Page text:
llama com do

Provision or destroy a bunch of digitalocean servers. User will be asked for confirmation before creation or destruction of droplets proceeds.

usage: llama com do [-h] [-c [DROPLET_NAME [DROPLET_NAME ...]]]
                    [-d [DROPLET_NAME [DROPLET_NAME ...]]] [-i IMAGE_NAME]
                    [-t [TAG_NAME [TAG_NAME ...]]] [-n]
                    [-C [COLUMN_NAME [COLUMN_NAME ...]]] [-S]
                    [-D [DROPLET_NAME [DROPLET_NAME ...]]]

Named Arguments

-c, --create
A list of names of snapshots to create. Will raise an error if
any of these snapshots exists.

Default: ()

-d, --destroy
A list of droplets to destroy. Can also provide a list of UNIX-style globs, like llama-parallel*, to match multiple droplets following a pattern. If no droplets are specified, instead provide a list of tags with the -t flag; any droplets with any of these tags will be destroyed. You will be prompted for confirmation before anything is deleted.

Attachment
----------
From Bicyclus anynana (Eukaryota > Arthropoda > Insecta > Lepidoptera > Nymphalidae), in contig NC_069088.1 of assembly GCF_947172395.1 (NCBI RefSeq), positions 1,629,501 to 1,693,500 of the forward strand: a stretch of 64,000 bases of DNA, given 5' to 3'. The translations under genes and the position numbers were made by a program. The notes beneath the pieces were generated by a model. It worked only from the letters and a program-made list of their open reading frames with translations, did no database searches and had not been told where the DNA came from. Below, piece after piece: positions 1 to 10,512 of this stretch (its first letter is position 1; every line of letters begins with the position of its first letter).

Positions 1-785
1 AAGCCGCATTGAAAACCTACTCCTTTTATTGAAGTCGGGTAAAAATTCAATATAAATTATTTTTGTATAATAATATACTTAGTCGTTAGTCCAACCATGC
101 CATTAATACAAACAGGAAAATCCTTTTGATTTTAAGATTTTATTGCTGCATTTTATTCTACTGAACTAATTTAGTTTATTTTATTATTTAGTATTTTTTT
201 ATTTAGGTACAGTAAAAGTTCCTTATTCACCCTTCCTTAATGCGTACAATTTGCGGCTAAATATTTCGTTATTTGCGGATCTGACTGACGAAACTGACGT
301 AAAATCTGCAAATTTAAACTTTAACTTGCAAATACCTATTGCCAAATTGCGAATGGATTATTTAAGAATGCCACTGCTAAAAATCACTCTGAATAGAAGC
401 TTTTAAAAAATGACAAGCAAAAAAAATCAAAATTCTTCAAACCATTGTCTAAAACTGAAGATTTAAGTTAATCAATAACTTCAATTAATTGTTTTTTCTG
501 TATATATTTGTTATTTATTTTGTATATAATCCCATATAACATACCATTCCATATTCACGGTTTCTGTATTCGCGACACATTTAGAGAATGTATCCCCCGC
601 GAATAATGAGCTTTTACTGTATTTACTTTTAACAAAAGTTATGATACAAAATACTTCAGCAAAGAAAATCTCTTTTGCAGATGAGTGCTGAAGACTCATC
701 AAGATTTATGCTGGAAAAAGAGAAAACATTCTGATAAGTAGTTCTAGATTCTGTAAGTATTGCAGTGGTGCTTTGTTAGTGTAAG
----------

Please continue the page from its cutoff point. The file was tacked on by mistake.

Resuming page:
-i, --image
The name of the digitalocean image or user-created snapshot to use for newly-created droplets. Use –list-snapshots to see snapshot options. DEFAULT: ‘gwhen.com-post-er13’

Default: “gwhen.com-post-er13”

-t, --tags
Tags to use. If destroying droplets and no droplets are specified, destroy ANY droplets with at least one of the provided tags.

Default: ()

-n, --no-header-rows
If this flag is provided, tables will only print their data rows. Table titles and headers will be omitted. Useful for piping lists of droplet attributes to another program.

Default: False

-C, --columns

Possible choices: name, ip, status, tags

Which columns of Droplet metadata to include when printing droplets. Can be useful if you just want to print out a bunch of IP addresses, for example. DEFAULT: name, ip, status, tags; CHOICES: name, ip, status, tags

Default: (‘name’, ‘ip’, ‘status’, ‘tags’)

-S, --list-snapshots
If provided, print available user-created snapshots and quit.

Default: False

-D, --list-droplets
If provided, print current user droplets (with their names, IP addresses, statuses, and tags) and quit. Optionally, provide a list of droplet names after this flag to only have information about those droplets printed. Those droplet names can also take shell-style wildcards, e.g. llama-parallel-*, to search for multiple droplets whose names fit a pattern (matching done with fnmatch).